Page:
My first two return-to-memory lapse experiences didn't deter me from continuing. Indeed, since I already had so much performing experience under my belt, I knew that all sorts of things could go wrong--and right. What bothered me the most was the distinct sense that I had so much more work to do in order to competently play music by heart.
A little over a year had passed since the first two lapse experiences, and I had become considerably better and more confident with playing from memory. I already had had a number of successful half-recitals, and I was playing a full recital at a number of venues during the winter and spring of 2012. Nothing ever went perfectly, but then again, even when I had played from score, nothing had ever gone perfectly. As musicians, imperfection is something that we have to accept early on.
I was playing on a series in Portland, Maine, and the recital had started really well. I had already played this full program a number of times, and I really didn't have anything to fear. However, at the start of the second movement of a Rameau suite, I found myself trapped in a loop. I kept attempting to make my way forward, only to find myself back at the beginning over and over again. (Thank you, M. Rameau, for those circles of fifths!) At this point in my memorization saga, I knew all of my landmarks really well, and I had had plenty of prep time--unlike before my second lapse experience. The lapse got so bad that I stopped the movement, told the audience that I needed to start again, and, probably owing to having the pressure off of me at that point, continued with a successful recital. (Sadly for me, it was all too easy for me to focus on this one bad moment in an otherwise good performance. Such is our humanity!)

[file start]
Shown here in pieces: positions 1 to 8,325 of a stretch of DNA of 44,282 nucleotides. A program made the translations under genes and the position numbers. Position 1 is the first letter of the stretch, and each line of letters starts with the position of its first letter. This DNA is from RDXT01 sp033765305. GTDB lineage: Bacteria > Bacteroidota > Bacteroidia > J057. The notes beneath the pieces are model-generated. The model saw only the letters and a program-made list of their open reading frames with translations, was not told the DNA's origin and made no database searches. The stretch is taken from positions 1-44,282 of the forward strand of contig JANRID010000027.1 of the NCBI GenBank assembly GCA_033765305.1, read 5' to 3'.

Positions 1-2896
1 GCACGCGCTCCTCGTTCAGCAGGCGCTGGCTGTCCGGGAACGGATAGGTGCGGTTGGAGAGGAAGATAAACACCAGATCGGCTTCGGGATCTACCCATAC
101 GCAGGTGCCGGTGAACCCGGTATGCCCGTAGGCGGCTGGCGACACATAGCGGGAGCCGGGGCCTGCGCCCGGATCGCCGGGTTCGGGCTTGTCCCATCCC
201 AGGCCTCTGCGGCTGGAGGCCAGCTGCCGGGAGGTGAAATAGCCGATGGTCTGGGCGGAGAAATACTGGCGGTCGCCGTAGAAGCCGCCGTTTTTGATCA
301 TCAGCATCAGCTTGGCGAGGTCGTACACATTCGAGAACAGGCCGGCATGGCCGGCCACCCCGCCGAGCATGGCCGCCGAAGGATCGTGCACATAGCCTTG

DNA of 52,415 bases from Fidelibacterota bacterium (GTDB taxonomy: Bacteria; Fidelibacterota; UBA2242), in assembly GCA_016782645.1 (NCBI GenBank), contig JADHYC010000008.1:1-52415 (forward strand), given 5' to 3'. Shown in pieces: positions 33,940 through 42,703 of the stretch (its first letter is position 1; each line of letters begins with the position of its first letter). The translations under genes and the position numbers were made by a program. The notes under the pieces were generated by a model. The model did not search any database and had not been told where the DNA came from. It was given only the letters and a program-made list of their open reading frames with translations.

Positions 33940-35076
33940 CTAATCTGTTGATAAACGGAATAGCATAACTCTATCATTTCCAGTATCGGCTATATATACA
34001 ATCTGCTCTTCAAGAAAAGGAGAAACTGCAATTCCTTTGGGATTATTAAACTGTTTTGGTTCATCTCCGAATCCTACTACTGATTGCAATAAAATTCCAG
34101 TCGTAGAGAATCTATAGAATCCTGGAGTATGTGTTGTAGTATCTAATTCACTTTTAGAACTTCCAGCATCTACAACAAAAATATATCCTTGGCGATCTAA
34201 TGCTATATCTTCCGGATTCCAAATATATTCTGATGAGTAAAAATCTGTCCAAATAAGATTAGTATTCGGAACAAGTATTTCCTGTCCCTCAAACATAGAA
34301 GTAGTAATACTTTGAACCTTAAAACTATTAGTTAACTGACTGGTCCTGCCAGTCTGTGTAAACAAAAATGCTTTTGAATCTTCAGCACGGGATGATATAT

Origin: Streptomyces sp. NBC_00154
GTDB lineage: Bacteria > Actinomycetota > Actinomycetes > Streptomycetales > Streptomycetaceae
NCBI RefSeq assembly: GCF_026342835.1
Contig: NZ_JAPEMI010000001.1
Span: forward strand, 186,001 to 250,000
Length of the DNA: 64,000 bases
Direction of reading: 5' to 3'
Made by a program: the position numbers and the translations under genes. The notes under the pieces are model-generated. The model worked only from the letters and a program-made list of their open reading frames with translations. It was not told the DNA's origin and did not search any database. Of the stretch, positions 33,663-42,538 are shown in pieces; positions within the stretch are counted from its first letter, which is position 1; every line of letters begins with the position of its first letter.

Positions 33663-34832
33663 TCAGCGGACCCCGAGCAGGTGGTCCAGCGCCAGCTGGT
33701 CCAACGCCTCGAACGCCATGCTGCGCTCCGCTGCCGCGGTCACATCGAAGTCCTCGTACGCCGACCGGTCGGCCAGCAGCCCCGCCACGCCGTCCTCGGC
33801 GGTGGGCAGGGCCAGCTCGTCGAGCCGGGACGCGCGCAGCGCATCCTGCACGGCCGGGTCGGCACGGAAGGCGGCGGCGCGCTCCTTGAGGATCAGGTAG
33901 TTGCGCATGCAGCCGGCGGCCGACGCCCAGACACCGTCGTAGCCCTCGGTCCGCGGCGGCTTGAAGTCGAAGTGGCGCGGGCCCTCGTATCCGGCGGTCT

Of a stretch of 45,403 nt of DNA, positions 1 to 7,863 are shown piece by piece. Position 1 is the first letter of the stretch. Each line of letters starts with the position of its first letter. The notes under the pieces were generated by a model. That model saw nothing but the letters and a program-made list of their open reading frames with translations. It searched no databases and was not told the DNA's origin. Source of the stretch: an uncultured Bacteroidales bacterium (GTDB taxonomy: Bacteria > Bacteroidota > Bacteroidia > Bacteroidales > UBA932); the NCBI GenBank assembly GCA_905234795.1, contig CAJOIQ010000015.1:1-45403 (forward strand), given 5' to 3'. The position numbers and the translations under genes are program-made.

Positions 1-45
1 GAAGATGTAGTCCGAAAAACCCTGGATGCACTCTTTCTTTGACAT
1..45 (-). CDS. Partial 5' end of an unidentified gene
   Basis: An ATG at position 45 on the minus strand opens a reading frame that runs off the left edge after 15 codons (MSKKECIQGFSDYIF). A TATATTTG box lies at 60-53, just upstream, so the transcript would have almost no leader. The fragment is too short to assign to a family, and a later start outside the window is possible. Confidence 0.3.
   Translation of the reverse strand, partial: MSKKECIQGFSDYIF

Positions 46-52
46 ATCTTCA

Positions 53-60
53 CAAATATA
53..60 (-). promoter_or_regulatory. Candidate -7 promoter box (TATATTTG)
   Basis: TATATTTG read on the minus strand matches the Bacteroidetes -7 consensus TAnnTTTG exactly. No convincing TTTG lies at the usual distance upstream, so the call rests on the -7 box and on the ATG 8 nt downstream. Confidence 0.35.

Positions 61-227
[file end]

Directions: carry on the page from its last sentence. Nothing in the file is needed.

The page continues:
What was going on? I had already beefed up my memorization techniques, and I thought that I had all of my bases covered. Apparently I didn't.